In today’s episode of exposing scam websites and offers, we bring you our investigation of extracareboost scam. We’ve received reports from readers about extracareboost $5800 health allowance.

Is the health allowance from real or fake? Can you really claim the $5800 health subsidy?

Continue reading to find out our findings.

Overview of the Scam use Ads on social media platforms to inform people of a certain $5800 from the government. Clicking on the ad takes you to a web page were you’re asked two questions –

‘Do you earn less than $50,000 a year?” ”Do you have medicare or medicaid”

If you answer ‘Yes’ to the second question, you’d be told ”Congratulations! You qualify for the $5800 health allowance. You can use it for grocery, rent, medical expenses and so on”

You’d be required to call a number ‘(877) 351-4093’

However, this is where the scam begins

How The Scam Works

Extracareboost lures people with a promise of $5800 health allowance or subsidy from the government. When you dial the number listed on the site, the person on the other end isn’t a government official but someone working with an insurance company.

Sometimes you could be set up with someone from Ambetter insurance, Blue Cross and Blue Shield or with Aetna CVS.

They would try to sell you insurance policies.

Red Flags of this health allowance scam

As covered in an earlier article, the subsidies being advertised online is not a real or legit subsidy from the government. It is a fake offer from Insurance brokers trying to add people into a shady insurance plan.

The first redflag is that the brokers -which I’ll call scammers – often use AI generated videos of celebrities like Joe Biden, Joe Regan, Steve Harvey, Andrew Tate, etc to promote the fake subsidy.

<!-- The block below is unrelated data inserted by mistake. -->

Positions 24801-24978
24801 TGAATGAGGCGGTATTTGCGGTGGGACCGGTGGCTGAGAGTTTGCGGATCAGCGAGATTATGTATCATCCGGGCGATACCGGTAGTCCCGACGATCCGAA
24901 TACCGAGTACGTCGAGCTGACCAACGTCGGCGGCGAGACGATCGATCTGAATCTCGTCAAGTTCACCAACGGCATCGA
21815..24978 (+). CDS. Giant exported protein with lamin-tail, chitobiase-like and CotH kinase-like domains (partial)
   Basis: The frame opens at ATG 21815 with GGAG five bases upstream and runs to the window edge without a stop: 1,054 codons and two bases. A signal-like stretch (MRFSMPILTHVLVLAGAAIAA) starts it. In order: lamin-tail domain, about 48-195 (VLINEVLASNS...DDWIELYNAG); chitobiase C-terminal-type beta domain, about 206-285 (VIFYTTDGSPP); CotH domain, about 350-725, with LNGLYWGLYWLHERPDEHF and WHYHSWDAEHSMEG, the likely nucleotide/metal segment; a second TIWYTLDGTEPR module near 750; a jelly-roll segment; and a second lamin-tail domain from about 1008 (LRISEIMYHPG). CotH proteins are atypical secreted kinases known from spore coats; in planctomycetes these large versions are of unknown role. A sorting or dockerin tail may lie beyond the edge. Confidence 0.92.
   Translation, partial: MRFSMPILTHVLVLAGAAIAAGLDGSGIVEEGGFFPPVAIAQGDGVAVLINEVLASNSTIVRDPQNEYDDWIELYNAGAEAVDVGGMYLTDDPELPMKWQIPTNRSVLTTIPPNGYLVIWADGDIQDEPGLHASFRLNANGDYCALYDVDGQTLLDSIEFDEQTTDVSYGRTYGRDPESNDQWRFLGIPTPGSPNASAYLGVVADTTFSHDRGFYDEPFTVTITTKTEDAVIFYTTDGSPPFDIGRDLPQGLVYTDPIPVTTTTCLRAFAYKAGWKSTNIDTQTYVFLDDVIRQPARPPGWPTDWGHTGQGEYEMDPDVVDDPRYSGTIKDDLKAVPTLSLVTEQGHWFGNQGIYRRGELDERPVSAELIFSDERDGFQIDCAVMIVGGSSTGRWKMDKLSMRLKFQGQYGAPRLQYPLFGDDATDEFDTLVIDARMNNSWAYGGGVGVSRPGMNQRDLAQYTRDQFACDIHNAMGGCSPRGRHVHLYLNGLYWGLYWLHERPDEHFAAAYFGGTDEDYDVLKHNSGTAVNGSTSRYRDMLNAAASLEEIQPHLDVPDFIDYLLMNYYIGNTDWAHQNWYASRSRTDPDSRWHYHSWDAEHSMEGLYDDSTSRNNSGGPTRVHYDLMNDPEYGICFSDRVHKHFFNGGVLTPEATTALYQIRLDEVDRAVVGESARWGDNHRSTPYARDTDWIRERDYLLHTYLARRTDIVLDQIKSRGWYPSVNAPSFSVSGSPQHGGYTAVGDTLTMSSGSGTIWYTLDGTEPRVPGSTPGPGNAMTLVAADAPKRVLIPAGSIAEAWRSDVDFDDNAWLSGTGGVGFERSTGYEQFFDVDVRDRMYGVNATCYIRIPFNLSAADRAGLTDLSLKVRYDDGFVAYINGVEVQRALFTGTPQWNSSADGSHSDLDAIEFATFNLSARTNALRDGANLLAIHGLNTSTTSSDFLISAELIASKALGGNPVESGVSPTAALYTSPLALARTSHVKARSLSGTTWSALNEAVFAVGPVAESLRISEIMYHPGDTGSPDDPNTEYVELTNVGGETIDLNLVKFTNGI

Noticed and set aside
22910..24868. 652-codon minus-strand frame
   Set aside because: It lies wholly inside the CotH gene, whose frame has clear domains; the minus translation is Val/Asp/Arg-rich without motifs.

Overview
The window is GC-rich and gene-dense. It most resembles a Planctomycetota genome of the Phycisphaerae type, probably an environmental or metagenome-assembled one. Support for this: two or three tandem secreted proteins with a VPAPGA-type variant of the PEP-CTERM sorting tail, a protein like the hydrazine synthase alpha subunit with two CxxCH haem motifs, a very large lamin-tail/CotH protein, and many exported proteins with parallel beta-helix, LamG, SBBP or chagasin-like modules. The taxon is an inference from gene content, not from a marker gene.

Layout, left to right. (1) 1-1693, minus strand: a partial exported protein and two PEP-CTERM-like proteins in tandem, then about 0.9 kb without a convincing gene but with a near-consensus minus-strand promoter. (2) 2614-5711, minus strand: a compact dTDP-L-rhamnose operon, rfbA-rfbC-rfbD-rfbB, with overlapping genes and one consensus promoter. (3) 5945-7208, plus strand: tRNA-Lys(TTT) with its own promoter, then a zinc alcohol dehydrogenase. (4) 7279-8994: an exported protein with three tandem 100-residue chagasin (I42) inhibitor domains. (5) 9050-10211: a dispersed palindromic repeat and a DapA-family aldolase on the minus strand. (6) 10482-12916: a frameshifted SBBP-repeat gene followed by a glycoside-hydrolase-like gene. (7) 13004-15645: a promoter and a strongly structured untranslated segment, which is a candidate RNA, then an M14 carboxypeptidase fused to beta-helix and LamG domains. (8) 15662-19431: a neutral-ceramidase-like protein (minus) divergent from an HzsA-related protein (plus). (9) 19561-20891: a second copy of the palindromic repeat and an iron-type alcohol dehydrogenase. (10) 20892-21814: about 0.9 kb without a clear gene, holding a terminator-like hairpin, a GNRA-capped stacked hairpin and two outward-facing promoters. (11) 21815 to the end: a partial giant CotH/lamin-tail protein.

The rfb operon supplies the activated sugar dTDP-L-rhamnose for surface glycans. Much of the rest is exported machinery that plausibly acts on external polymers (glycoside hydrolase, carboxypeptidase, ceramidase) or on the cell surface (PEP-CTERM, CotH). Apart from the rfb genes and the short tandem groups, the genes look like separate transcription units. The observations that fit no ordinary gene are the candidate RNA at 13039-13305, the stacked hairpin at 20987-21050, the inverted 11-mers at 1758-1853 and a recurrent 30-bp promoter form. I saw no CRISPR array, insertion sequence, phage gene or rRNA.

When you look closely, you can see the lips on the videos don’t match what the voice is saying.

Secondly, the website promoting this scheme ‘’ was only launched on the 26th of February 2023. (See data here) The owner’s information is redacted for privacy. No legit corporation or government agency would operate anonymously. It’s always fraudulent businesses that hide their name, contact details and address.

Thirdly, these subsidies have been debunked by various news outlet – Reuters, news.trendmicro, etc. In some cases, it’d be labelled ‘Stimulus Check’ ‘Health Benefits Grants’ etc. has this to say ”The government does not offer free money or grants to people for personal needs.” If you need access to federal assitance programs, you can check on;, or

Solution for Victims

If fell for the extracareboost scam, here are steps to take to put an end to the fraud;

  • Contact the marketplace (the insurance company you were registered under) immediately and find out if there’s an application for you.
  • If there’s, request for the broker’s name and the NPN (National Producer Number). It’s the broker’s licensed number.
  • Go to your state’s department of insurance and make a formal complaint. You’d have to submit the broker’s name, their NPN and all your information.

By doing this, the broker would get their license revoked, be suspended or have to pay a fine.

Bottom Line is a scam website offering fake health allowance. They are not from the government, and would try to sell you crappy insurance plans.

While you’re here, you can check my latest investigations – MiniPix Camera Scam

By Judith Davidson

I am Judith Davidson, a Cyber Security Professional. I am the founder, Investigator and Author of I started working as a Cyber Fraud Researcher in 2019 when I saw lots of people falling victims to fraudulent websites pretending to sell disinfectants, masks and wipes during the Covid19 pandemic. Since then, I've saved millions of people from online scams.

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